Nikos A. Gatsonis Is Named Director of Aerospace Engineering at WPI
FOR IMMEDIATE RELEASE/
Contact: Arlie Corday, WPI Media & Community Relations
WORCESTER, Mass. - Nikos A. Gatsonis of Newton, Mass., has been named director of the Aerospace Engineering Program at Worcester Polytechnic Institute. Recently granted tenure and promoted to associate professor of mechanical engineering, he had been an assistant professor since 1994. He received the 1995 Morgan Distinguished Instructorship in Mechanical Engineering and the 1998-99 Norton/Saint Gobain Award in recognition of leadership in integrated graduate-undergraduate research.
A postdoctoral fellow in the Space Department at Johns Hopkins University Applied Physics Laboratory, he earned 1991 Ph.D. and 1987 M.S. degrees in the Department of Aeronautics and Astronautics of the Massachusetts Institute of Technology. He has a 1986 M.S. degree in atmospheric science from the University of Michigan and a 1983 B.S. degree in physics from the Aristotelian University of Thessaloniki in Macedonia, Greece.
He established WPI's Computational Gas and Plasmadynamics Laboratory with research that focuses on advanced spacecraft electric propulsion, including emerging micro-propulsion concepts and space experiments. His research program has received funding from the National Aeronautic and Space Administration (NASA), the Johns Hopkins Applied Physics Lab for various Ballistic Missile Defense Organization space programs, the Department of Energy and the Air Force Office of Scientific Research (AFOSR). His collaboration includes the electric propulsion group at NASA's Glenn Research Center and the Jet Propulsion Laboratory. He has contributed 20 articles to scientific journals and has presented more than 50 research papers at international conferences. A member of the American Institute of Aeronautics and Astronautics (AIAA) Technical Committee on Electric Propulsion since 1996, and of its Space Sciences committee from 1992 to 1996, he is the organizer of the electric propulsion sessions at the 36th AIAA/American Society of Mechanical Engineers/Society of Automotive Engineers/American Society for Engineering Education Joint Propulsion Conference, to be held in Huntsville, Ala., in July.
In 1995, he established WPI's membership in NASA's Massachusetts Space Grant Consortium (MSGC), and he continues to serve as WPI's affiliate representative. The MSGC provides support for undergraduate projects and graduate fellowships in aerospace engineering and offers undergraduate summer job opportunities with major aerospace companies and national laboratories.
Among the current highlights of WPI's participation is the design of a shuttle experiment that will demonstrate electric propulsion concepts, in cooperation with other universities of the Consortium.
"The Aerospace Engineering Program is the largest component of the Mechanical Engineering Department," Gatsonis said. "It includes six faculty members and offers degrees at the undergraduate and graduate levels. More than 100 undergraduates are pursuing the aerospace concentration, while more than 25 graduate students are pursuing M.S., five-year B.S./M.S. and Ph.D. degrees in mechanical engineering with thesis work related to aerospace engineering."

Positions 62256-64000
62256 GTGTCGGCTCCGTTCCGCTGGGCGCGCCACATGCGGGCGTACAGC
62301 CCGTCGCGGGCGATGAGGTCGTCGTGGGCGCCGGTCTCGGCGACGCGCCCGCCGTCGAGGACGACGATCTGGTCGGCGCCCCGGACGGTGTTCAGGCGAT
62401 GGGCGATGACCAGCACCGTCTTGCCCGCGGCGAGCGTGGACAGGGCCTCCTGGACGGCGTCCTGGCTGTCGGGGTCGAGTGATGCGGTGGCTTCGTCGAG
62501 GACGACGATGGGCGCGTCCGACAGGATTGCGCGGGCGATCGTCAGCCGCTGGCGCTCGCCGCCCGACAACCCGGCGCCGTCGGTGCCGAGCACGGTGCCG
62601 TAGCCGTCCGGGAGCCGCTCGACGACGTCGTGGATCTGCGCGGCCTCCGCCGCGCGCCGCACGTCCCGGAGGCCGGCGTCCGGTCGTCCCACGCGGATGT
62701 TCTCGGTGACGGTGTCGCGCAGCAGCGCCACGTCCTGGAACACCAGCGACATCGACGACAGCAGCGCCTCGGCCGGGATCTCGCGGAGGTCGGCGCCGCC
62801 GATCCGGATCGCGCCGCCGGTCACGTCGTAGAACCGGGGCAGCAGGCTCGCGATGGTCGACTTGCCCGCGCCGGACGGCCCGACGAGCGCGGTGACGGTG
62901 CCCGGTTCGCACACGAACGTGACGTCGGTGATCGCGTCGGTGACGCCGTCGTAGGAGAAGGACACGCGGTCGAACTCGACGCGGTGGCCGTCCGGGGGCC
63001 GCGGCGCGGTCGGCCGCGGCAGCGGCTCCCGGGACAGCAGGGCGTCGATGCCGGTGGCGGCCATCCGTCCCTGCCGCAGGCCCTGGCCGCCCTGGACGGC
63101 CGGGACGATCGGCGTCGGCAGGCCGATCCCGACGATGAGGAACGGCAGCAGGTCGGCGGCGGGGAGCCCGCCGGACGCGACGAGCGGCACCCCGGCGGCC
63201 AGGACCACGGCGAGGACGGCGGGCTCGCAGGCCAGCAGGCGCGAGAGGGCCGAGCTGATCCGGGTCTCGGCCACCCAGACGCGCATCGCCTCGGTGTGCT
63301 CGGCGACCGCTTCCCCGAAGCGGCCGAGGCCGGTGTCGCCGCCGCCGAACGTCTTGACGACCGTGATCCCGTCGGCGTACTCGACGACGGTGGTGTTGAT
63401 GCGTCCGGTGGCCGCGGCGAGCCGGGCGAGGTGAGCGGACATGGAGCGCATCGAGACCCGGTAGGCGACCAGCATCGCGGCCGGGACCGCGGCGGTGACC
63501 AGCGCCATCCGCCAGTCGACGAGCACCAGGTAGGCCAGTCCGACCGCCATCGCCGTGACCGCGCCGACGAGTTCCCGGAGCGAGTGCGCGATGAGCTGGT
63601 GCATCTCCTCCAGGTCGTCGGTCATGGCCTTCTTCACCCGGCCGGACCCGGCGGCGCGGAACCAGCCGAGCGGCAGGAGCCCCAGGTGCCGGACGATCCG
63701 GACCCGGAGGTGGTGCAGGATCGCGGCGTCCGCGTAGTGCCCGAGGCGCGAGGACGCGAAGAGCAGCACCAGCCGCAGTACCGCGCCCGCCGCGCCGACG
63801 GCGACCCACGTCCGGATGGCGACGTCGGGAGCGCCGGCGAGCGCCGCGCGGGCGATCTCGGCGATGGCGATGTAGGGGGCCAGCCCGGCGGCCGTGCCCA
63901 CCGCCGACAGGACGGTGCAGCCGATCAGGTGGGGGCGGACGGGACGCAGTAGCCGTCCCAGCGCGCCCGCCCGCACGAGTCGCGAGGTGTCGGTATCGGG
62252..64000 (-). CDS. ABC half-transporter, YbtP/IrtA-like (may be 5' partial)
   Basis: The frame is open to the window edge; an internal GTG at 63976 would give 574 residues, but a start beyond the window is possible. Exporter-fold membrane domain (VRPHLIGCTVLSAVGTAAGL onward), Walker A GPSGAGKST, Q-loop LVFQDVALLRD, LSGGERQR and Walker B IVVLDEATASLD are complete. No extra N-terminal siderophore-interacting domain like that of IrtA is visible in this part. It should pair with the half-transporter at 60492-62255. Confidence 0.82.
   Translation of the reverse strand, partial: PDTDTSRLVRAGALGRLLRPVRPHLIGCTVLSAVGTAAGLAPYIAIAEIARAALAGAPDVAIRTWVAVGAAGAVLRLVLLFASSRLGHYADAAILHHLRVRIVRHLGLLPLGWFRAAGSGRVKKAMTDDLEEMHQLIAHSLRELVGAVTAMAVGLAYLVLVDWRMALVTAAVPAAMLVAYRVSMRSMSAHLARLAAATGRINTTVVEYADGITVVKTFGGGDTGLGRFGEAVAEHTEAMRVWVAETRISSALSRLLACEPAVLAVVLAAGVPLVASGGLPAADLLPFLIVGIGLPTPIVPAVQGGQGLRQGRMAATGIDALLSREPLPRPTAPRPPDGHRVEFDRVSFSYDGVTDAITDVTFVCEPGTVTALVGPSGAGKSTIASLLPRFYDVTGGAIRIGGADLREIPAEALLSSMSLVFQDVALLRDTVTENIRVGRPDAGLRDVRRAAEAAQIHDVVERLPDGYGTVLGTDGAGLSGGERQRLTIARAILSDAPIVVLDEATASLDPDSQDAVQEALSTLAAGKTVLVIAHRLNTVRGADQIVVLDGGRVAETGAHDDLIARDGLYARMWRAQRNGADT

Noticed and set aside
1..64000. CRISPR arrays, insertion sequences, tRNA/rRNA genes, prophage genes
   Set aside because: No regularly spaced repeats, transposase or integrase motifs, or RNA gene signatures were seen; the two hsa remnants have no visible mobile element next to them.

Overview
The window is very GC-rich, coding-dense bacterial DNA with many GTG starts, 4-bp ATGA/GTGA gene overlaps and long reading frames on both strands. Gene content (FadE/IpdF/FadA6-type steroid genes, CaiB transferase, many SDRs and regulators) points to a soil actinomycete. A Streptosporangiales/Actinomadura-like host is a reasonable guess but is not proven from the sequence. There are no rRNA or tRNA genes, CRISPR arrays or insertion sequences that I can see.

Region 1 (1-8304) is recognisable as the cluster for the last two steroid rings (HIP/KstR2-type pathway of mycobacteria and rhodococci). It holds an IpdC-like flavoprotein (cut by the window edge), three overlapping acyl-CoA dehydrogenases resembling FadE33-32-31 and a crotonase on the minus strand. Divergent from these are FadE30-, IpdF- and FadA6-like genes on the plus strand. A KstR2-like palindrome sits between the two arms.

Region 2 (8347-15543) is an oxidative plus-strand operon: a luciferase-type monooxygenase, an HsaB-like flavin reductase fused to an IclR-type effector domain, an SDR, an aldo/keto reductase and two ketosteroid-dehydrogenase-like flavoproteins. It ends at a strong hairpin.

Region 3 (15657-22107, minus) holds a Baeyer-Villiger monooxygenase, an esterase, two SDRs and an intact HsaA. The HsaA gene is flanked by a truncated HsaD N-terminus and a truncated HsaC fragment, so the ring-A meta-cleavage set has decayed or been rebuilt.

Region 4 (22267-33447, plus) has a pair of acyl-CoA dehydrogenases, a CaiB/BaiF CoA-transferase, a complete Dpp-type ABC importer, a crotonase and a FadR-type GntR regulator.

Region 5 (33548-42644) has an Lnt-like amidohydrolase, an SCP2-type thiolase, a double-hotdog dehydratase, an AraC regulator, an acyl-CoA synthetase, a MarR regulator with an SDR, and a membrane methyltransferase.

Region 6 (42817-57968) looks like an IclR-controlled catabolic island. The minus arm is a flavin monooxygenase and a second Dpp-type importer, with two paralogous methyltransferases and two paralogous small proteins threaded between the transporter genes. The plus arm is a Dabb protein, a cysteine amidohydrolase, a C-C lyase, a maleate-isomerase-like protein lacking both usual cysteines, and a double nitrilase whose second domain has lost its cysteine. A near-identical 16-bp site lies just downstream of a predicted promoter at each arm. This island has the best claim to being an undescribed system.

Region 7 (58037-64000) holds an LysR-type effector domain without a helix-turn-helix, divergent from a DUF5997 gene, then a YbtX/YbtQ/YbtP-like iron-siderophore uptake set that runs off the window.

The program offers a comprehensive education in aerospace and opens career opportunities both in mechanical and aerospace engineering fields, he noted. "The WPI Aerospace Engineering Program thrives by integrating quality research with undergraduate education," he said. "Research revolves around experimental aerodynamics, fluid/structure interactions and controls, space propulsion, microgravity fluid and combustion sciences."
The program receives significant funding from NASA, the Office of Naval Research, the National Science Foundation, the Army Research Lab and the AFOSR, to name a few. Faculty collaborate with universities, research labs and industry at the national and international levels.
"Major qualifying projects (completed by all WPI students) allow us to bring the latest research efforts to the undergraduate level," Gatsonis said. "Our graduate and undergraduate students often work together to advance complex, state-of-the art aerospace science and technology projects. New space flight experiments are currently being designed and built to fly on the International Space Station and the Shuttle. Our students often complete project and thesis work at NASA centers."
Experimental facilities available for course, project and thesis work in aerospace include the Fluid Dynamics Laboratory, which houses a low-speed, low-turbulence wind tunnel facility; the Heat Transfer Laboratory, for studying the fluid dynamic and heat transfer characteristics of condensing films; the Hydrodynamics Laboratory, which houses a low-speed water tunnel and a water tank for the study of incompressible fluid flows; and the Aerospace Fluids Laboratory, with its low-speed, closed-return wind tunnel, an open-return wind tunnel, and a transient supersonic facility.
In addition, the aerospace program established the Discovery Classroom, an educational facility unique to WPI. It combines a state-of-the-art multimedia classroom with an adjoining experimental laboratory to create an environment that emphasizes an integrated approach to engineering education.
WPI, founded in 1865, is renowned for its project-based curriculum. Under the WPI Plan, students integrate classroom studies with research projects conducted on campus and around the world.